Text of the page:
When I touched down in Tours on Thursday, it was my first return to France since leaving Grenoble in the summer of 2007, almost three years ago. The two times I had been to Paris in between don't count, as Paris is as different from France as London is from England, and the short drive from Paris to Giverny doesn't count either. That was just a deserted village (and home of Monet in old age) and a lot of motorway miles. This time was really the first time I'd see the country again, and I was curious about how I would perceive it.
When I had left, I didn't exactly do so with a heavy heart. I hadn't exactly felt at home. For being a threefold university town and the site of a large European research facility, Grenoble felt depressingly provincial and un-happening. It is embedded at the confluence of two rivers by three mountain ranges rising thousands of feet, and the mountains and the activities they offer is what constitute the appeal of Grenoble. Its inhabitants are always out and about, mostly hiking, but also skiing and biking.
The mountains played a big part in attracting me to Grenoble and I benefited from them as much as I could, mostly by whipping my increasingly less inadequate legs up the various climbs that started within minutes from my apartment. But the mountains are not everything to me, and it was this something else I found wanting. Concerts and festivals passed me by for the most part. Add to this that I didn't make any (none, it is true) French friends, and it's easy to understand that I didn't cry hot tears when I drove off north.
Going back, I wondered whether I would fall in love with the country all over again. When I still went to school, my family went on a road trip to the Alsace, which I liked a lot but mostly in a family vacation way. But as an undergrad I went to the Calanques twice, a region of limestone cliffs and Mediterranean bays near Marseilles, and it was there that the fantasy of one day living in France took hold. This fantasy is now buried, but how is France?
In one word only, beautiful. Most small towns and village look as if the judges for Charmingest village, prettiest town competition had only passed through yesterday, as if the places had donned their finest to impress them. The municipal beauty contest does indeed exist, and proud signs underneath the town signs applauds the successes (village fleuri). More impressive, though, is the look of the towns themselves, with their neatly trimmed shrubbery and manicured trees, with spotless little parks, with the shutters on most houses sparkling with fresh paint and all shops tastefully advertising their business. There is hardly a chain store, and the few that persist blend in.
The reason for the absence of chains is that the French love hopping into their little cars and going shopping in the mega-malls outside town. That's where the enormous grocery, home improvement, furniture, sports goods, and electronics stores are. In town are mostly fashion boutiques and upscale retailers that hang on for dear life. They're often empty of customers. So while the towns and villages are all intensely pleasing to the eye, I wouldn't want to live there. Unless they are tourist destinations they can feel deserted, almost dead. The inhabitants are either at home, doing the things happy families do, or in the mall, shopping. I'm neither kind of guy.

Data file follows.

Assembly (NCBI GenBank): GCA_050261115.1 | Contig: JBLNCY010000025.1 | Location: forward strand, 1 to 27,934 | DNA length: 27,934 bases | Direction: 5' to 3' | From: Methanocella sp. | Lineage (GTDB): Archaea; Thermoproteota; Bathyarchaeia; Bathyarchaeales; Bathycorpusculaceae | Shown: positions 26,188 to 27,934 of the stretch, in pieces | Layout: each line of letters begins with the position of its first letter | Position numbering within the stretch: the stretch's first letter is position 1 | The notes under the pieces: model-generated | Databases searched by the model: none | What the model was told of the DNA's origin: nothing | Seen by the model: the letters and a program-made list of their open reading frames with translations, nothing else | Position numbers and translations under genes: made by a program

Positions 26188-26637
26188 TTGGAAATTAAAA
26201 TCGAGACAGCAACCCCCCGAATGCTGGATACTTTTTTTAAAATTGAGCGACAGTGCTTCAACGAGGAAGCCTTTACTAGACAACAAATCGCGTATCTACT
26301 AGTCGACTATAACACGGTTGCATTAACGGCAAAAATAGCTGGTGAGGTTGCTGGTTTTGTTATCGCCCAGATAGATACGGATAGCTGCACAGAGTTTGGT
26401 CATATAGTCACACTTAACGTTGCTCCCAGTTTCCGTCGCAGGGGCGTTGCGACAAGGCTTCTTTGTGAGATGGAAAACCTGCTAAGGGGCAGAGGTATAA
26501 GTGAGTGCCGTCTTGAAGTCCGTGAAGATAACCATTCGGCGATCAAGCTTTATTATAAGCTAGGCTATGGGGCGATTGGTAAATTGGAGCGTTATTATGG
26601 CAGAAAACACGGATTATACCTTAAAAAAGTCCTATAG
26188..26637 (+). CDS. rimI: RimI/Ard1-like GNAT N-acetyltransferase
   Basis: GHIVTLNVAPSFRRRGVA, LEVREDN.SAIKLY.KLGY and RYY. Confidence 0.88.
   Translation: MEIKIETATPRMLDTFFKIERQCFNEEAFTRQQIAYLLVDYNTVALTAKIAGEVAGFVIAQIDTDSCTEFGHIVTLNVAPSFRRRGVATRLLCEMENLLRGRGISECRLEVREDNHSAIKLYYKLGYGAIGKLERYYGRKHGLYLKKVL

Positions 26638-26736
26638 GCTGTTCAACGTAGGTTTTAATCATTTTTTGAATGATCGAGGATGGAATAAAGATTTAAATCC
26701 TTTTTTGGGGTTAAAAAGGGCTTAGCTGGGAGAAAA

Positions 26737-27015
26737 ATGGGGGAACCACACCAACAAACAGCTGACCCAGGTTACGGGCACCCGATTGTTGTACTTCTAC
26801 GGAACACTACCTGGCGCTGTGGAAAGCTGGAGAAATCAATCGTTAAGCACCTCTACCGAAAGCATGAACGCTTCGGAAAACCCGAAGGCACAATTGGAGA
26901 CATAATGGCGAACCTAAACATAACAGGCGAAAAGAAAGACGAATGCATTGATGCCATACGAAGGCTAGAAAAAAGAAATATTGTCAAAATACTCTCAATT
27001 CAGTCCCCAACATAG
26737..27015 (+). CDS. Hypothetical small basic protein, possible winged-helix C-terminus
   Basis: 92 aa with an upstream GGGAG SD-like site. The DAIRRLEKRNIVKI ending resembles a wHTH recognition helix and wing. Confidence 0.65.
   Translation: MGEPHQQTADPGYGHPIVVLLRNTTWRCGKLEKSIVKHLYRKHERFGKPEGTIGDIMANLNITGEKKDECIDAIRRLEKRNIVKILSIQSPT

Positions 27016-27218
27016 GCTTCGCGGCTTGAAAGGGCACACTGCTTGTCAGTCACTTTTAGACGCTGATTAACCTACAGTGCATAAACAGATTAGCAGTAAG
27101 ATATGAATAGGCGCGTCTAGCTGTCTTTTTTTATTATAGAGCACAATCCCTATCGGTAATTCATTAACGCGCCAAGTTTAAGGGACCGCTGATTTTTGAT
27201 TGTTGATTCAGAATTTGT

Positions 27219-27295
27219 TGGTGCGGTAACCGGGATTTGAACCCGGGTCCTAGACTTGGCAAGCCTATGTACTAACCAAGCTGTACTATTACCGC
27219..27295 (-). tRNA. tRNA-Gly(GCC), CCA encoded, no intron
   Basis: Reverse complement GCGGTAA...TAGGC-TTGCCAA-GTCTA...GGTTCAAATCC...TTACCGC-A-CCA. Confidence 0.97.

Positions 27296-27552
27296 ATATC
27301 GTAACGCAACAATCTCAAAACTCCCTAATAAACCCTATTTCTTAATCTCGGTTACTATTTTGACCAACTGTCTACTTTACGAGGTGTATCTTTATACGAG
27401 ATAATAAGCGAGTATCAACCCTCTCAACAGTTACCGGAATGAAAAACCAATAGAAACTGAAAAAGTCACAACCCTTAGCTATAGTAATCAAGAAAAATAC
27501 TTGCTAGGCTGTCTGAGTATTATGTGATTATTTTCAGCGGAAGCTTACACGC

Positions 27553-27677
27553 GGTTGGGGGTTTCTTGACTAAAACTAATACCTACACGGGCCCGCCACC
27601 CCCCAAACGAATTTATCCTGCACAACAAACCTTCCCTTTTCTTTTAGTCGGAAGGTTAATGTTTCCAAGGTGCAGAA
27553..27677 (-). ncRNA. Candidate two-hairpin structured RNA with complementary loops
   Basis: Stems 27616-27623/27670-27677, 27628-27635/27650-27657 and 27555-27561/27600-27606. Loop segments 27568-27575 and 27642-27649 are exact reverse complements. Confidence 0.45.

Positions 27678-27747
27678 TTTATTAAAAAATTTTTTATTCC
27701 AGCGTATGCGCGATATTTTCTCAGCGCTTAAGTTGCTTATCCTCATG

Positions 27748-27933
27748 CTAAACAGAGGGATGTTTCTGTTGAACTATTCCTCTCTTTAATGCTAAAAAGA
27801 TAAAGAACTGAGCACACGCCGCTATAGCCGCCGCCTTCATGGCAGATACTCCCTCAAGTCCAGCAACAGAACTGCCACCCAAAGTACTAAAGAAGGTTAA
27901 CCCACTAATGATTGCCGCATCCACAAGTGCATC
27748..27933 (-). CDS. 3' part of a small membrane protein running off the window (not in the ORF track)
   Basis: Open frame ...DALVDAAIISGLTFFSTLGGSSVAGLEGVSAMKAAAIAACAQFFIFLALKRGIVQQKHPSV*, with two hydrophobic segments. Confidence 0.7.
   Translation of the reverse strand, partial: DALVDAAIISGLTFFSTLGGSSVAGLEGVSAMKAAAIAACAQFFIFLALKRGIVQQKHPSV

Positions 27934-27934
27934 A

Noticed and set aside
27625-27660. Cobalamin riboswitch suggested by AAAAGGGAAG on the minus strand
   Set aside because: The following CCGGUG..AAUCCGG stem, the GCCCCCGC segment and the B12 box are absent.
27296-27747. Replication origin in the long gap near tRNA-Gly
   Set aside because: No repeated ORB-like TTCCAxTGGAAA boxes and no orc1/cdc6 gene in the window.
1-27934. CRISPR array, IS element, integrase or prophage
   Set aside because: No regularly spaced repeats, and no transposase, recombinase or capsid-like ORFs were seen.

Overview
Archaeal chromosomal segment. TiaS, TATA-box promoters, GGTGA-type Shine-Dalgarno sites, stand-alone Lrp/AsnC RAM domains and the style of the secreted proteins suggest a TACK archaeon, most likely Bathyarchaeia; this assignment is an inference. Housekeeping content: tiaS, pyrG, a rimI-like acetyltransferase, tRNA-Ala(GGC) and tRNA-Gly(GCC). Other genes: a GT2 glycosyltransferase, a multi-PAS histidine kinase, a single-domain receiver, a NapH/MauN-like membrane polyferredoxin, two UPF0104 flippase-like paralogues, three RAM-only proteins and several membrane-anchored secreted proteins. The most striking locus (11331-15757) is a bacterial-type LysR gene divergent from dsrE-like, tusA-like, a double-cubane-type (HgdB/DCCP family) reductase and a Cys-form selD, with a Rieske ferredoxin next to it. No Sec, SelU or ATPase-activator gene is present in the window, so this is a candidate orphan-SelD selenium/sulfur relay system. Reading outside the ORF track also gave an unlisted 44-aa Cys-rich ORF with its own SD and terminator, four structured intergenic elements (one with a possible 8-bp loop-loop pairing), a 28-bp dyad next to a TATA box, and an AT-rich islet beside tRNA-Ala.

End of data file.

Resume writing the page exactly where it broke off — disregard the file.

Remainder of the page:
The French are often characterized as arrogant, not exactly for nothing. But they base their arrogance on being French, and that's enough to give them a kick. They don't need flashy cars or big houses or other status symbols because none would add much beyond Frenchness. This became very clear to me on the Atlantic coast. There isn't much of renown between Nantes and Bordeaux, and Nantes isn't exactly renowned itself. But there are endless sandy beaches, unspoiled nature and dreamlike outlying islands – and an economy that seems very much in tune with these three aspects of the land. Peace and calm (and more sunshine than almost anywhere in France) are the selling point to get the tourists that don't need the name recognition of the Côte d'Azure, and fishing, oyster farming, and sea salt extraction keep the accounts balanced outside the crowded summer months. I always saw many more fishing boats and modest barges than yachts. And even the yachts looked modest.
I was surprised to see how cheap France is; I didn't remember it as such. Granted, cheap might not be the right word, but France is certainly not excessively expensive as a holiday destination. I remember eating out in Grenoble mostly for its thirty-euro prix-fixe dinners. The food was great but the hole in the pocket substantial. On the Ile de Noirmoutier, an island of fishermen, oyster farmers and salt baggers, I had a three-course dinner with two different kinds of fish fresh from the sea for twenty euros, and this included a glass of wine and a coffee. Has the much talked-about deflation finally arrived?
Right now I'm in Figeac, an enchanting small town of spotlessly restored medieval buildings lining cobbled alleys. A few plazas break up the urban density and make room for restaurants and cafés. But there aren't many, and neither are there people. It's a rainy Sunday afternoon and mother's day on top. The locals must be at home, huddled around the coffee table. I get an espresso on a terrace that's barely kept dry by large square umbrellas. Leaning back, I let the previous four days pass before me again. I realize that when I fly back to London tomorrow, I will love France for its beauty and flavors but be free from any desire of living here again.
And by the way, after having the hardest time finding it, I did tour Jean Balluet's little shop and bought a few bottles of his Très Vieille Réserve. But that's for another story.